If our baker instead kept the taxes, his labor cost would now be $800, and the baker could now maybe drop his price to around $0.77 per loaf as you expect. George would still have his same $750 take-home income and he would still be able to buy 750 loaves of bread for $1 each ($0.77 cents price plus $0.23 taxes). George's purchasing power would still be 750 loaves of bread as it is now.
I think this is the honest way to look at the FairTax plan, but this is not what you are claiming.
The only other alternative is that George gets his full $950 and the price of bread drops to say $0.90 to reflect Bob's Bakery's savings on the employer portion of FICA (7.65%) for his labor costs and a few percentage savings for IRS compliance costs. When sold, the $0.90 loaves of bread will get $0.27 FairTax added for a total selling price of $1.17. Under this scenario, George has $950 take-home, which allows him to purchase 811 loaves of bread, a slight increase in purchasing power which is mainly due to the elimination of the employer portion of the FICA. (assuming Bob's Bakery kept that employers half of FICA which is really his employees money but that is another discussion)
But this second "inflationary" scenario would put retired persons, or anyone with accumulated wealth or any person on a fixed income at a relative disadvantage to wage earners because things would cost more in absolute dollars. So, this scenario won't work in practice.
Please think about what you are promising here when you say that people will get their whole pay checks and at the same time all prices will be about the same. It cannot happen-- there is no 22-25% "embedded tax" savings once you give wage earners their entire paycheck.
I sent this tonight to Linder and Boortz.
I do think, however...that the economic boom that would result WOULD increase purchasing power...
That might be so, but it is not what they are counting on right out of the blocks for revenue neutrality.
Any system which would make it nobody's damned business what anybody else earns works for me.
The "Fair Tax" stuff will kill us small businesses who provide services. I am sure my clients will love to pay %20-30 taxes on what ever I produce.
To keep things at the same rate, I must drop my rate. I seriously doubt any business which will drop their rates just because "taxes" are not there.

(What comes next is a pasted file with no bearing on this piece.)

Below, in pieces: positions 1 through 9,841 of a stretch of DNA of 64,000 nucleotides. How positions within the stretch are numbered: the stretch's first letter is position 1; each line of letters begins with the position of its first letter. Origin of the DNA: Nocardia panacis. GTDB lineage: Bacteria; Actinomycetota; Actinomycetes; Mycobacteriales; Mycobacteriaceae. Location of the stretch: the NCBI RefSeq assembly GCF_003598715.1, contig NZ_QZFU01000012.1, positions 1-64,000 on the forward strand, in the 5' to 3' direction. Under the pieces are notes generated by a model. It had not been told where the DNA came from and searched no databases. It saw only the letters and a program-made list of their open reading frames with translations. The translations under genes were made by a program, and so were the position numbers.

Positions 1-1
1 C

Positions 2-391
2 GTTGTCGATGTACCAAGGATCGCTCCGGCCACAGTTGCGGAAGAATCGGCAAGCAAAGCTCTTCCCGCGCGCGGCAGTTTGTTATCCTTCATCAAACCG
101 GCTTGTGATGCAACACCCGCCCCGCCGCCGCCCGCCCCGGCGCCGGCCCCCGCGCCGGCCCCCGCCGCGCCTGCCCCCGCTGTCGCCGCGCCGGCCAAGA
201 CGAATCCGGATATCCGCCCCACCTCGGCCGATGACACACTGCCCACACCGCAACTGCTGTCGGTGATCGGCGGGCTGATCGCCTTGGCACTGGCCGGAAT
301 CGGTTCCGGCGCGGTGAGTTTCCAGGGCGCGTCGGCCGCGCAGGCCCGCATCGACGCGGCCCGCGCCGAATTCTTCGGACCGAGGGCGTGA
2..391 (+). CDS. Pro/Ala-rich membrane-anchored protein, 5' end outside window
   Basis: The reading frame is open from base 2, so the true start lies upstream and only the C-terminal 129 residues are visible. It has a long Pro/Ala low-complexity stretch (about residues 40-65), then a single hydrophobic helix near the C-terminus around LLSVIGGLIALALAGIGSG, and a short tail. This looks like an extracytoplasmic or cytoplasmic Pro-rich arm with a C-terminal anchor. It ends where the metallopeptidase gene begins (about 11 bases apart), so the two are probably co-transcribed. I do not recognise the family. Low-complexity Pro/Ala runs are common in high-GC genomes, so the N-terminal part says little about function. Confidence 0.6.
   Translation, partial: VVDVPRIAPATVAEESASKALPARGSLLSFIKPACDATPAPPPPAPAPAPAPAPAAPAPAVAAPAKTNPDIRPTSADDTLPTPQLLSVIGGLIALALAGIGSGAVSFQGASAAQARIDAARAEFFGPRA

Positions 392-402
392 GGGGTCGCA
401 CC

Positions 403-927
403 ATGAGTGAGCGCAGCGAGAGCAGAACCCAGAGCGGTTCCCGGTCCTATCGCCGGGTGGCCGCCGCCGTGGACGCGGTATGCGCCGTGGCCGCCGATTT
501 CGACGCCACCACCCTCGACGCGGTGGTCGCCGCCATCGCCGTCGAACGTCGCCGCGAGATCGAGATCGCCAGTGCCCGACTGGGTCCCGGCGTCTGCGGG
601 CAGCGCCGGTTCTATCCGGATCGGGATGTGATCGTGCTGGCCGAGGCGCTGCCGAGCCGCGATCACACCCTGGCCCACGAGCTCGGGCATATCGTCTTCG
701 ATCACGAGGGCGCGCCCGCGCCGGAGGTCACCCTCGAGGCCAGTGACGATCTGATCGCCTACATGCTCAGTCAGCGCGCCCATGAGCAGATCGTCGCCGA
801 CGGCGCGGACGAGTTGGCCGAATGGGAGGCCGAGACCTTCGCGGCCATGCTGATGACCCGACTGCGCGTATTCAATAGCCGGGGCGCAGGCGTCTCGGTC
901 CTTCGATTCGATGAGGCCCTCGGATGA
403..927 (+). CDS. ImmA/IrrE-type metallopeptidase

Is there currently a tax on services?
The Kool-Aid drinkers are going to pile on any moment now...
I don't think Linder or Boortz will get it. They will still be convinced that employee taxes are not 'embedded taxes'. But it will be interesting how they respond.
You mean you currently aren't paying 23% of your gross in taxes and compliance costs?
Aren't "embedded taxes" going to vary greatly depending on product?
I don't think you fully understand the concept "embedded taxes".
Bob's Bakery will no longer have to pay either the employer portion or the employee portion of payroll taxes. The employee taxes, which are withheld from George's wages, are not an expense to Bob anyway. Bob pays George the same amount of money whether he withholds taxes or doesn't. George pays the tax, not Bob.
You forget that Bob the Baker pays income tax on his profit from sales. Businessess pay no taxes under the Fairtax. That is his main source of savings that he would be able to pass on to his customers. If Bob is feeling greedy and doesn't lower his prices, competiton from Jack's Bakery, who has the same tax savings and has lowered his prices, will force Bob to do the same or go out of business. That is unless Bob has really great cinnamon rolls.
Please tell me what would cause this "economic boom" to take place....
I just got finished reading "Flat Tax Revolution" by Steve Forbes. I have to say after reading that book I'm convinced more than ever that the Flat Tax is the way to go.